NK-lysin and granulysin are homologous cationic anti-bacterial peptides produced by pig and human cytolytic lymphocytes, respectively. The solution structure of NK-lysin comprises five amphipathic α-helices. To investigate the properties of a helix-loop-helix region postulated to be a membrane-docking part of NK-lysin, we synthesized 22- and 29-residue peptides reproducing this region for both NK-lysin and granulysin. CD spectroscopy of the synthetic peptides in a liposomal solution showed spectra typical of α-helical peptides. The peptides were active against Gram-positive and Gram-negative bacteria, with the two NK-lysin peptides showing higher anti-bacterial activities than the two from granulysin. One NK-lysin peptide was active against Pseudomonas aeruginosa and Staphylococcus aureus, two organisms against which NK-lysin is inactive. Granulysin peptides were inactive against these bacteria, in contrast with granulysin, which is known to be active against them. Both NK-lysin and all synthetic analogues killed Mycobacterium tuberculosis and K562 tumour cells, but did not display haemolytic activity. These results identify a potent anti-mycobacterial domain in NK-lysin and granulysin consisting of a 22-residue (helix 3) sequence plus a disulphide-constrained loop.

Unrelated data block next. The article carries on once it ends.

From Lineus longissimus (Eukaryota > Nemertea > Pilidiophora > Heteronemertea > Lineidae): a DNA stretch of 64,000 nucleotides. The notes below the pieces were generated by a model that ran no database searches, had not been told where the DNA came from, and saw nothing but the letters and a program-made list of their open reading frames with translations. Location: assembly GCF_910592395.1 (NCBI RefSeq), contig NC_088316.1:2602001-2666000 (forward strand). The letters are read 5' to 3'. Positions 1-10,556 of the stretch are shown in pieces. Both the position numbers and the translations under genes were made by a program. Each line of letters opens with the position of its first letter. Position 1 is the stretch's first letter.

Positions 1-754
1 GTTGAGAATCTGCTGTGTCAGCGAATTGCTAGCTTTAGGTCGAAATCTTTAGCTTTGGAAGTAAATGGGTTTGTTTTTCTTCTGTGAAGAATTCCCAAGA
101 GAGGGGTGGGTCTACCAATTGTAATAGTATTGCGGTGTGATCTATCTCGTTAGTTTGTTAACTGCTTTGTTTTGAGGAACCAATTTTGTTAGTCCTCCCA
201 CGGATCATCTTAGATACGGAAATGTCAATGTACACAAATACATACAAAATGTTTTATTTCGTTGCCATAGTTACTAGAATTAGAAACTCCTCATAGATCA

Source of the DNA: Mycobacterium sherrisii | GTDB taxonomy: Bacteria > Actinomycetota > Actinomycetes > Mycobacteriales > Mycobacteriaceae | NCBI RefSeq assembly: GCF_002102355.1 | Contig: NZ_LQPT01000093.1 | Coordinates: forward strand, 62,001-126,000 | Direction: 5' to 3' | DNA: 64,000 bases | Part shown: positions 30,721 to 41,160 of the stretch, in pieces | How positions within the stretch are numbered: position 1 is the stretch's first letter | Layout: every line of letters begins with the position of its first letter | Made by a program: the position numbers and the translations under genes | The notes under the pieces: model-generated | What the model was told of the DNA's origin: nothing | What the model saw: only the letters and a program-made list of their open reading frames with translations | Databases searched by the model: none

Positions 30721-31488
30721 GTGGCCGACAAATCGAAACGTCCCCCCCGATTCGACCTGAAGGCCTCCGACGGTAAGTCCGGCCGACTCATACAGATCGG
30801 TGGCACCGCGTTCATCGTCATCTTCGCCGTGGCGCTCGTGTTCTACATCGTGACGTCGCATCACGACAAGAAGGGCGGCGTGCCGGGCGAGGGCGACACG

- antibiotic peptide
- cytolytic cell
- helix-loop-helix domain
- synthetic peptide
- The Biochemical Society, London © 1999